More Writers on Writing

Just what the title says. There is no best way to write. Find a process that works for you and follow it. Sometimes, as in my case, it’s not about how you write; the inhibitor more revolves around why you write. Once I learned whom I write for and why, my writing began to improve tremendously. Here are some successful authors’ views:

Charlie Rose talks to Martin Amis, Zadie Smith, Malcolm Gladwell, Joan Didion, Jonathan Franzen, and Fran Lebowitz:

Fran, by the way, voices my own problem with my writing. I’ve recently encountered an impasse, not because my writing is bad, but precisely because I’ve reached that precipice where I could make The Leap. Suddenly, who cares about good? Good, as we know, is the enemy of great.

So, the problem with posting talks from writers is that even the most inhibited author is full of words. Try getting one to talk for fewer than 30 minutes. Nonetheless, here are a few  more short talks.

William Faulkner on The Sound and the Fury:

Tennessee Williams:

Anne Rice:

(Blogger’s note: I swapped out Gore Vidal because I’d decided he really didn’t say anything worth listening to.)

Elmore Leonard:

(This is my favorite of these interviews. He’s describing my current book, and now I know what my issue has been. I’ve let the characters in without an audition.)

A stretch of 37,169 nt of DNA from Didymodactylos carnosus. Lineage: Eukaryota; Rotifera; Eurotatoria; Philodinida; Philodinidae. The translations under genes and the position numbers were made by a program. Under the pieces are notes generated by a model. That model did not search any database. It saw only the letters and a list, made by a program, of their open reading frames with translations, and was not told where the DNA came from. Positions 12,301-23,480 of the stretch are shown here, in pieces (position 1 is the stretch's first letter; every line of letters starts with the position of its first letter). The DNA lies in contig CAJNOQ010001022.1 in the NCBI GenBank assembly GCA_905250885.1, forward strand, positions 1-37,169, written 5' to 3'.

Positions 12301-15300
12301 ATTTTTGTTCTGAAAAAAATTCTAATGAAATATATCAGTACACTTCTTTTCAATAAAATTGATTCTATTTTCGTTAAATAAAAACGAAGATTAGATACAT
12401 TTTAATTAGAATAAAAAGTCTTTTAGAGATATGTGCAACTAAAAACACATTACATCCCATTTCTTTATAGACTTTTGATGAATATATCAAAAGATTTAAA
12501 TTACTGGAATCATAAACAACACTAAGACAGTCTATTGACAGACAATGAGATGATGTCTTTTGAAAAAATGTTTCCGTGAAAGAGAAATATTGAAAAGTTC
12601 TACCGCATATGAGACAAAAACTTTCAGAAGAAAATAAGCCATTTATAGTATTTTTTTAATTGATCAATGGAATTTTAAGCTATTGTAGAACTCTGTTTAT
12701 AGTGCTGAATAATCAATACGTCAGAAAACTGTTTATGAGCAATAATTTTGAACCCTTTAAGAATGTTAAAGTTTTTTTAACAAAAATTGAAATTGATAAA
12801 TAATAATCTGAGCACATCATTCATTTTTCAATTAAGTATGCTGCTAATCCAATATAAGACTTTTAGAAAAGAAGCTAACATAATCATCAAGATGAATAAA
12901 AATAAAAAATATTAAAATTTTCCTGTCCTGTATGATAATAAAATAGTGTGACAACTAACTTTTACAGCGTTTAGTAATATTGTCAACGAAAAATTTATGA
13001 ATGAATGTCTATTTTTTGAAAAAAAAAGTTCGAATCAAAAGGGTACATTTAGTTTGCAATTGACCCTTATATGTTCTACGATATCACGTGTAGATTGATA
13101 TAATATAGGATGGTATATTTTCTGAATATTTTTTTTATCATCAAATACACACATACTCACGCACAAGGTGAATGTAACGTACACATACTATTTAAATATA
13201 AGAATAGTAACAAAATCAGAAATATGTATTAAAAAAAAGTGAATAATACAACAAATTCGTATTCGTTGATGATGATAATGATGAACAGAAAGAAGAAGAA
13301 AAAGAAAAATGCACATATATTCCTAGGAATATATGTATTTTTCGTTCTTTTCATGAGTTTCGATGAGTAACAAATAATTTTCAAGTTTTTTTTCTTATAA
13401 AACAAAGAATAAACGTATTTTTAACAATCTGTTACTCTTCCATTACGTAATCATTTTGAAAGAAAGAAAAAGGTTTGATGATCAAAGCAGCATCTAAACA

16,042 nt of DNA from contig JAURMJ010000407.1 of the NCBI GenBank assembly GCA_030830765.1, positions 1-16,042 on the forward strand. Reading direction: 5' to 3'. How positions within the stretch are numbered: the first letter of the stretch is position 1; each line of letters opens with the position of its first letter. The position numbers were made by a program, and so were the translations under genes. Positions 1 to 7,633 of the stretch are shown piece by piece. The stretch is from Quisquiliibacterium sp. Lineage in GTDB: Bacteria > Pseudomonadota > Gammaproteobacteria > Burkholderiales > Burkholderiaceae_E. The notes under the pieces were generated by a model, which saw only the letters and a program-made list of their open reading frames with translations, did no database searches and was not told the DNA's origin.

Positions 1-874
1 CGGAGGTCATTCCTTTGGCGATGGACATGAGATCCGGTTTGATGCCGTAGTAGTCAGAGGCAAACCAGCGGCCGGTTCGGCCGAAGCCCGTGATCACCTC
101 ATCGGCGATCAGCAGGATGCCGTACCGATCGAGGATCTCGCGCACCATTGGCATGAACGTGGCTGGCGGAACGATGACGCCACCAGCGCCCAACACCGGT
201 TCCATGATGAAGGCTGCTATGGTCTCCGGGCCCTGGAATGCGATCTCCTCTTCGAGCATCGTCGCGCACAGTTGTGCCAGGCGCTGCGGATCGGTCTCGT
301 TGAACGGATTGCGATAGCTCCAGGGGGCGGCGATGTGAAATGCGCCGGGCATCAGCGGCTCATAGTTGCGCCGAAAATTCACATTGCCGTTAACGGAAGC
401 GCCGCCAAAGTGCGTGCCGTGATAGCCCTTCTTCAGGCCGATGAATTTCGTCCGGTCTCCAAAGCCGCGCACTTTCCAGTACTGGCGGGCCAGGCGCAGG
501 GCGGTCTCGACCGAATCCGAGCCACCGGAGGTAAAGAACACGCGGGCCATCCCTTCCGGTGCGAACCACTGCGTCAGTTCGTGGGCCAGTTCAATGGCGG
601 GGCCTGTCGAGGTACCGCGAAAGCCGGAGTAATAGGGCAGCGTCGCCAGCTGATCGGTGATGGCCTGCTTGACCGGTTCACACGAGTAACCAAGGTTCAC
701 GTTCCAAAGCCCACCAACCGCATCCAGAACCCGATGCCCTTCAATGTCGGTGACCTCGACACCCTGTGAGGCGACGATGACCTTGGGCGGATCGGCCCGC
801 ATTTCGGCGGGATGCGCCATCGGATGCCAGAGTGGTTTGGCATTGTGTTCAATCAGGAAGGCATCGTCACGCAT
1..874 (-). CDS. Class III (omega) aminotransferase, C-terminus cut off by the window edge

Hope you enjoy the videos.

 

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10 Replies to “More Writers on Writing”

  1. Great stuff, Bill. I thought Elmore Leonard was really helpful. Ialso liked what Fran Liebowitz was saying when she said her editor says she sometimes blocked by her reverence for books, and then she’s says, “Nothing lives up to books.” So awesome. I feel the same way. Thanks much for posting these!

    1. Thank you, it was my pleasure. Elmore Leonard was my favorite too. I think you can fall in Fran’s pit once you realize your writing can become really good. Then, suddenly, what you’ve been doing is not nearly good enough. It’s easy to become hamstrung and quit, rather than to force yourself to grow.

      I think I’m at that point, now that no one buys or reads books. 🙂

    1. Thanks, Ark. I’ve never read his books, but I really liked his advice. It’s coming in handy now, as I’ve been trying to understand what’s happening with my latest work.

      1. Yeah, made me think about speech patterns. I have an older MS open and am squizzing it as I type this reply.
        But he’s spot on about the rewrites.

        1. I’d been driving Maria bonkers with my whinging about this book, and then saw the video, and realized I was writing a character study, not an action adventure. Suddenly, I like the book.”

          1. Some writers go on about discipline but I find I write only when I’ve got something to say, when the ideas are so clear I can write it in my head and it’s then just a matter of transferring those thoughts to ”paper”. This is why I write in my head while I jog.
            My published novel was the easiest one I’ve written. Fair enough, the rewrites were often murder, especially the metaphorical punch ups I had with my editor, but the actual story and formulation of ideas – plot characters etc was like opening a sluice gate.
            That scenario has never repeated itself I am sad to say.

            I wish I could find that formula again 🙂

  2. yep, I did enjoy the videos… excellent choice(s), thanx young man! tons of inspiration and have a pleasant Sunday! 🙂 P.S. I don’t use capital letters – with one exception: (for) the proper nouns… 🙂

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